And This top reason why you will love DotnetNuke 7 :

1. New Installation and Upgrade
There was a time when everyone seemed to agree that installing DotNetNuke was a tough task fit only for the bravest of souls.  I didn’t ever really think that way, because the whole idea of a self-installing and self-upgrading web application was the stuff of fantasy not that long ago.   I mean, I can remember the day when you had to register COM components and restart IIS to get stuff to run.  I hope you, the reader, have no idea what I just said because that means the industry has made vast gains.  DotNetNuke itself was always an easy thing to get going, but now it is dead simple and informative.

How so?  Well, the installer is a one-page set of questions, many of which are pre-answered.  And then, you click ‘go’, and it whizzes through, installs all the various parts and then gives you a new screen with a couple of options – either explore more about the platform, or just let you dive straight in and get going.  And, just like in DNN 6, when you’ve finished the install, you’re already logged in.  Nice.


DotNetNuke 7.0 now has an upgrade wizard with the same look and feel as the install wizard.  With the added feature of being required to log in as a super user account in order to start the wizard off.    Having done multiple upgrades with software testing now, I like everything about the upgrade wizard.

2. Default View Mode



DotNetNuke 7.0 now defaults to ‘View Mode’ – which, despite the fancy name – just means the content, by default, looks as it will to the site visitors.    And, because it defaults to ‘View Mode’, the old ‘View Mode’ wording/button/control – it’s gone now.  It’s just the normal view, or edit or layout views.  Simple.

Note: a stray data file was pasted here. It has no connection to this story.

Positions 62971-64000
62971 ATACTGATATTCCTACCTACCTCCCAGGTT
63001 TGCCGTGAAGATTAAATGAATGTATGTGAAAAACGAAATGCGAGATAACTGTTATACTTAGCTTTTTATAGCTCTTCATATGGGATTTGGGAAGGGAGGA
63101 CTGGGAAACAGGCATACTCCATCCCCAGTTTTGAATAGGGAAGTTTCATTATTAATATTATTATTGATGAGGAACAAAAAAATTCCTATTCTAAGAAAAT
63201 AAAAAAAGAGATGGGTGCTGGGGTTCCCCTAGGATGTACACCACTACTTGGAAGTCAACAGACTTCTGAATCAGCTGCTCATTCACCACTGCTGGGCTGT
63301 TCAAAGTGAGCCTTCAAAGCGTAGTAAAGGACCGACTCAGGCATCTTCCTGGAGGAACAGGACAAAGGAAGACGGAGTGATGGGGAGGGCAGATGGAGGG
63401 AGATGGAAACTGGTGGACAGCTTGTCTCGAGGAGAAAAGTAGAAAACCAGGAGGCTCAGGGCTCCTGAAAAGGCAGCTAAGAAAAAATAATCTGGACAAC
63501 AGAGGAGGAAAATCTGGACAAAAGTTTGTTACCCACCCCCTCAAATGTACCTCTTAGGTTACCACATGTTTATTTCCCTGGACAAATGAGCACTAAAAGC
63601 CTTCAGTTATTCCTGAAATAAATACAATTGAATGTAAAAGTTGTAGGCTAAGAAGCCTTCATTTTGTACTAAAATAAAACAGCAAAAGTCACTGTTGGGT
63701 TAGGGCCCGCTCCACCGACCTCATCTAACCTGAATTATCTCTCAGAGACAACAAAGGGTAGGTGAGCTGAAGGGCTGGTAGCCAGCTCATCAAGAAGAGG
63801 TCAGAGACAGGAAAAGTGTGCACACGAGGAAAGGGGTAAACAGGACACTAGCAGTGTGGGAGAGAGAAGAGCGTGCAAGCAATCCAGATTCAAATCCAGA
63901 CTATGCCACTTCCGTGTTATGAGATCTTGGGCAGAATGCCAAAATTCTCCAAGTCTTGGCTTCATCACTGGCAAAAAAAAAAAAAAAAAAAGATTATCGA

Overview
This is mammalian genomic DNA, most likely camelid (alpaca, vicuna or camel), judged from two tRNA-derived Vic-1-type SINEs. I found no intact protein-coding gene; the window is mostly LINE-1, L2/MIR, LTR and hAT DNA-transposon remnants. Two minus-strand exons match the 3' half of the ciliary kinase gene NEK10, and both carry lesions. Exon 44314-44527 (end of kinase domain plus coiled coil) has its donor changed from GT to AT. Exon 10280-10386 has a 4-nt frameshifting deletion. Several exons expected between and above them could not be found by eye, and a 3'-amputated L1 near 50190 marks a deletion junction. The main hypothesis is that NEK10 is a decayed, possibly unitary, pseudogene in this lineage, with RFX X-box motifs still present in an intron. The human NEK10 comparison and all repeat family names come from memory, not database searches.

3. Drag and Drop



You select the thing you want to add (Text/Html module) then you drag a copy of that to the place on the page you want it.   That’s it – couldn’t be simpler or more intuitive.  To me it is very elegant in operation because not only are you putting things where you want, but the page expands dynamically to show where the insert will be.

4. Auto Save

With the Text/Html module, your content can be auto-saved as you type.  No more lost content.  Much fewer curse words being sent in the direction of DotNetNuke installs.  A real positive step forwards.

5. Control Panel

The new DNN 7 control panel uses the concept of common, less common and user-configurable areas.  Or, in plain-speak, things you use all the time, things you don’t, and a place where you can make your own list.

Benefit Of DotNetNuke 7 for Website Developer

1. Benefit from 1000s of ready-to-use functionalities

DotNetNuke comes with many built-in features that are ready to be used in your website. By using DotNetNuke, you will be able to add rich features to your website, for free, such as discussion forums, blogs, feedback forms and much more. You can also select from thousands of commercial extensions, that will allow you to include advanced functionalities, such as image galleries, image slideshows, opt-in email marketing and e-commerce. And if you can't find what you need, you still have the option to develop customized extensions, knowing that there is a community of over 700,000 users ready to assist.


2. Easier and faster website development

DotNetNuke will make developing websites faster, whether you are using DotNetNuke as an instant website builder or as a web application framework. For more information, see our Developing with DNN section.


3. Make more money developing websites

DotNetNuke will give you a competitive advantage to win website development contracts. By showing your potential clients the many advantages they will have if their website is built with DotNetNuke, you can more easily convince people to choose your services. Shorter delays to develop websites, fully featured websites, ability to manage content easily in-house, proven technology: these arguments will certainly help you sell your proposal.